Saturday, April 11, 2009

Say NO To Plastic Bags

I close my eyes and try to imagine a modern world without plastic bags.... Err! I can't!!

Every year, people discard tons of plastic bags. Most of these made their way to landfills and incinerators. Those which went astray ended up choking the drains, cluttering streets, polluting water and causing harm to the environment in terms of visual blight.

It has been a long time since we started using plastic bags. The first plastic sandwich bags were introduced in 1957. In the 1970s, plastic bags became popular in department stores. Later, in the 1980s, they were widely used in the supermarkets too. Today, almost every purchase comes with a plastic bag or two and we cannot do without them.

Each time we bring home a plastic bag, we may not be conscious that we are bringing back a killer.

Every year, about 100,000 whales, seals, turtles and other marine animals are killed by plastic bags. They are victimised because we use about 500 billion to 1 trillion plastic bags every year. These bags were probably used for a short while but they take hundreds of years to break down.

In the recent years, the awareness of this lethal monster is increasing and the global war against plastic bag is gaining momentum. That is really nice but the tough question is how fast we can contain environmental damage to the Earth.

Many countries have taken action to discourage the use of plastic bags. Some of these have rallied to imposed taxes or ban them altogether. Countries which have said no to plastic bags include Australia, Ireland, South Africa, Taiwan, India and Bangladesh.

In 1994, Denmark created the first plastic bag tax. By 2005, consumption declined by more than 50%.

In 2002, the Republic of Ireland saw the success of imposing a tax of 15 cents for each plastic bag. In five months, the new measure helped to cut their use by more than 90% and raise millions of Euros in revenue.

In 2003, a northern state in India introduced a new law to put anyone who used plastic bags behind bars for seven years or a fine up to 100,000 rupees (US$2000). In the same year, South Africa also got rid of thin plastic bags by law.

In 2006, Butan (below), which put happiness at the heart of government policy, decided to ban plastic bags on the ground that they make their people less happy.

In 2007, San Francisco became the first city in the USA to ban plastic shopping bags. In the same year, Paris also joined the list to impose a ban with the rest of France following suit by 2010. Similarly in Belgium, the government introduced a tax on plastic bags.

In 2008, Shanghai in China took the first step to ban thin plastic bags to reduce pollution and save resources.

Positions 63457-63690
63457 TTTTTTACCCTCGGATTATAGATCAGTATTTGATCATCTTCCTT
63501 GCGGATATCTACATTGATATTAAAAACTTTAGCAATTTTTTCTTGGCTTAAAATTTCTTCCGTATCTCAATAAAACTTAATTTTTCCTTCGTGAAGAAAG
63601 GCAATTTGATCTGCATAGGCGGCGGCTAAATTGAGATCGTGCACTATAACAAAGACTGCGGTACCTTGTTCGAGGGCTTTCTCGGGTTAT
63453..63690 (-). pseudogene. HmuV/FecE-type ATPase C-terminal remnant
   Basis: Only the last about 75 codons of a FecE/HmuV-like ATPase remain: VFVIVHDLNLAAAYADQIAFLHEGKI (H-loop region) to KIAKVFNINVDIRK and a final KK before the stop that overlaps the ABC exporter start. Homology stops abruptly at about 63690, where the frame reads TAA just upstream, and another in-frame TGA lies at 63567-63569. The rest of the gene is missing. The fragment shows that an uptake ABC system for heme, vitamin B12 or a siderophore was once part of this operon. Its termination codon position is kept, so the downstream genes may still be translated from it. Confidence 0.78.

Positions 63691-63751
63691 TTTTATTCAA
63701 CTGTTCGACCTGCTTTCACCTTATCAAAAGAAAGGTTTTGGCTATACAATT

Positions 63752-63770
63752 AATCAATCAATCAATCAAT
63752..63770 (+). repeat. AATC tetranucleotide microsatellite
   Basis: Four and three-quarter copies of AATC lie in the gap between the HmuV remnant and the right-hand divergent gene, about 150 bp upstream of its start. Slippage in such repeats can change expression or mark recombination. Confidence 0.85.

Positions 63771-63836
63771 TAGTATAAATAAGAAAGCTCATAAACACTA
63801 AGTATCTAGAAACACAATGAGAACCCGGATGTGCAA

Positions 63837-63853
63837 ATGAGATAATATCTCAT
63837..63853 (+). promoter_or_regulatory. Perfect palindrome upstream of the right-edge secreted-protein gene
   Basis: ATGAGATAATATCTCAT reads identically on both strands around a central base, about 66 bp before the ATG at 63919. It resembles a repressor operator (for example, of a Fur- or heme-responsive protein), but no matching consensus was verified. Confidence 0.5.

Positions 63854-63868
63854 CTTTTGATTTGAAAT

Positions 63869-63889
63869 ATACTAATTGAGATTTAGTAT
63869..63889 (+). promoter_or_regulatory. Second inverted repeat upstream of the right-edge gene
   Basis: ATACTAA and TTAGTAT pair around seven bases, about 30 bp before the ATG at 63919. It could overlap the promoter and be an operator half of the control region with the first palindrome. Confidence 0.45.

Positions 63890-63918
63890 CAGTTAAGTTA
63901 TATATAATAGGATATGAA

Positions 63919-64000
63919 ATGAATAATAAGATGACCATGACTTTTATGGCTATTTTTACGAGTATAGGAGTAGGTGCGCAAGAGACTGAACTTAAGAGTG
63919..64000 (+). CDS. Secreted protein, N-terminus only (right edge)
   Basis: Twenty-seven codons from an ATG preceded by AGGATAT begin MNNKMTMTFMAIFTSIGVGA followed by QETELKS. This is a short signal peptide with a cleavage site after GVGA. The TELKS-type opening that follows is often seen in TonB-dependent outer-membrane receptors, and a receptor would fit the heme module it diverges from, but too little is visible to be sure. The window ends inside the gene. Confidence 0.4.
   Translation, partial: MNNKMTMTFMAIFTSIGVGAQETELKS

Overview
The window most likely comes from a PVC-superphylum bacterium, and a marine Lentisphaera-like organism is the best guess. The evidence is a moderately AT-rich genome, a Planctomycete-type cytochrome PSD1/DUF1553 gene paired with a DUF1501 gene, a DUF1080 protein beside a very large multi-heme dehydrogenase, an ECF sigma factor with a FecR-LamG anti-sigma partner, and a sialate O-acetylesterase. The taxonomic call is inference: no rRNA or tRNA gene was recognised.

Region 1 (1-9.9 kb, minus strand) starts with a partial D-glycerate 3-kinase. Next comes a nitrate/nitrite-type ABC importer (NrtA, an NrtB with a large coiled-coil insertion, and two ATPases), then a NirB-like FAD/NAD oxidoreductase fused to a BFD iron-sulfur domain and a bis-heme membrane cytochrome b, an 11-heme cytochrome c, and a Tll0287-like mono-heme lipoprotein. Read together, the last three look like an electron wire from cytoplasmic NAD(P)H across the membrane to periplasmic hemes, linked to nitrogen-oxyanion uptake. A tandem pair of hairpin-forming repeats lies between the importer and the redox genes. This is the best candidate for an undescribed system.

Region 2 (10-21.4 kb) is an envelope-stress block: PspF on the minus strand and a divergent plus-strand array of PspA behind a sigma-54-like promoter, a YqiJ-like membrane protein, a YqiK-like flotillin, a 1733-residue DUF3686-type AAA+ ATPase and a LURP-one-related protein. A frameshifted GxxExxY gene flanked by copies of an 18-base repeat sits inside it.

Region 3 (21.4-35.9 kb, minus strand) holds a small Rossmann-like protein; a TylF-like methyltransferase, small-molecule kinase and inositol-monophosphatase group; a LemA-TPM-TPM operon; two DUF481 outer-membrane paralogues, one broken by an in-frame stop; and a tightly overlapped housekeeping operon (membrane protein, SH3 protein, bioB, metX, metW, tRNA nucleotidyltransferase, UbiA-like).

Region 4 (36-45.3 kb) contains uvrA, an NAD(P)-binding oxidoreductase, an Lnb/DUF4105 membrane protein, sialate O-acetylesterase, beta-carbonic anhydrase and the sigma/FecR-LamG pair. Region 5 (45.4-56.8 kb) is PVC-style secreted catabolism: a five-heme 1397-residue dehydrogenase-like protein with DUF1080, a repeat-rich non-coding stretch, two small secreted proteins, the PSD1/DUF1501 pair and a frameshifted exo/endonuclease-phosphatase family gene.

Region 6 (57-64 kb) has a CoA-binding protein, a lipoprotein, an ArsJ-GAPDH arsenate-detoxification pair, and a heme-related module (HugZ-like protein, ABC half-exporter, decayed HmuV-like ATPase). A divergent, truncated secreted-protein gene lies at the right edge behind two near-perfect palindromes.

In Jan this year, South Australia became the first state in Australia to ban plastic shopping bags. In Spain, they hope to see the consumption of plastic bags down by half in 2009. Next year, Italy will ban the use of plastic bags after imposing a levy on it a decade ago.

Now, let's come back to Singapore.

According to the National Environment Agency (NEA), Singapore consume
s about 2.5 billion plastic bags a year. Since 2005, the debate about the use of plastic bags has been getting louder. As a baby step to create awareness, the first "Bring Your Own Bag Day" (BYOB) was marked on 18 April 2007. Since then, every first Wednesday of the month is also marked as the BYOB day.

Will this initial soft approach be a prelude to making plastic bags illegal or a stepping stone to the imposition of tax? I am not entirely sure although I do not rule them out.

This year, we mark the 2nd anniversary of BYOB. But, I must say that I am not seeing any visible result in the campaign so far.

What would it take for our lawmaker to introduce a ban? Is NEA actively checking on the consumers' behavior? Or, is this just a show so that Singapore does not look out of place amidst the rest of the world, which is fighting the global war against the use of plastic bags?

If a total ban on plastic bags is not feasible, will the government consider imposing a plastic bag tax? After all, we already have tobacco tax and liquor tax and one more sin tax would not be unthinkable. Well, perhaps not now but after the current economic situation improves.

Earth Day 2009 has just passed. Thousands of Singaporeans participated in the event on 28 Mar and voted for Earth. Some switched off their lights for an hour and others supported the cause in some other ways. The whole idea of Earth Day is to save the Earth. Similarly, Singapore can also play a more active role in cutting down the use of plastic bags for the same reason.

The solution is simple: Bring a reusable shopping bag with you all the time. It is almost effortless as it weighs much less than your mobile phone, iPod or PSP. Besides, it is also affordable and there is really no excuse not to have one. For years, I have been carrying a reusable bag with me. You can do the same too.

The next time you shop:

1. Use your own reusable bag, otherwise,
2. Decline bags for small purchases
3. Ask the cashiers to pack more purchases into the bags
4. Ask the cashiers to avoid double-bagging

Come on, you know you have been guilty. It's time for redemption.

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1 comment:

Anonymous said...

The best reusable bags I ever had.

Certified 100% Organic Cotton
Made in USA
100% Biodegradable
Super Strong & Durable
Machine Washable